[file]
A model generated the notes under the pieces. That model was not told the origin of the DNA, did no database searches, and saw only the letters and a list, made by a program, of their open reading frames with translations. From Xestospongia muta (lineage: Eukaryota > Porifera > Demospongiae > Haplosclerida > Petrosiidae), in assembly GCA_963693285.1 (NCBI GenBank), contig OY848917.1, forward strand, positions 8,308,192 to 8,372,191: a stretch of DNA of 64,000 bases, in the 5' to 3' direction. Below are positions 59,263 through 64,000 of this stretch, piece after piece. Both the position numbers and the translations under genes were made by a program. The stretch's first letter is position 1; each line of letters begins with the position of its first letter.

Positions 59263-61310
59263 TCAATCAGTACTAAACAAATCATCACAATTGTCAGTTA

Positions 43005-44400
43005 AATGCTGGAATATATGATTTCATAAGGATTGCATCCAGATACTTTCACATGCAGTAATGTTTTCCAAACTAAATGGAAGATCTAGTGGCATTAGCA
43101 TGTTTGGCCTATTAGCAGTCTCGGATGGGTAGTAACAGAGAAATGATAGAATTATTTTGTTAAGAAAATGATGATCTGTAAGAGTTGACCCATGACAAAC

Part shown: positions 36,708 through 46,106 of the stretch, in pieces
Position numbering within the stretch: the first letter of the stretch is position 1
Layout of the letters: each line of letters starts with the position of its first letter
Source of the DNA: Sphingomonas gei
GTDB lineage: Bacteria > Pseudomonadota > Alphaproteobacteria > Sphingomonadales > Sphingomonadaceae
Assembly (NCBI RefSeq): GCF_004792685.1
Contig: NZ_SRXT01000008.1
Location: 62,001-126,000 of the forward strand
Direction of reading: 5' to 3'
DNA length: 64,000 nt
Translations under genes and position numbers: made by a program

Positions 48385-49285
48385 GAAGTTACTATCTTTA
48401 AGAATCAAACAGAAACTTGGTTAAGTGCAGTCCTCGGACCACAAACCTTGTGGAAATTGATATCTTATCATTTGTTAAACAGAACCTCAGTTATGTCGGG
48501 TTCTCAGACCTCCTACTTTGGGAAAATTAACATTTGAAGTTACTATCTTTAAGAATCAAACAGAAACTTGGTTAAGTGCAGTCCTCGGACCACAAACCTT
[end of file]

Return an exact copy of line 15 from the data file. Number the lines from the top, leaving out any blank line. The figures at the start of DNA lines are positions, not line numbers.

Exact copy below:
Direction of reading: 5' to 3'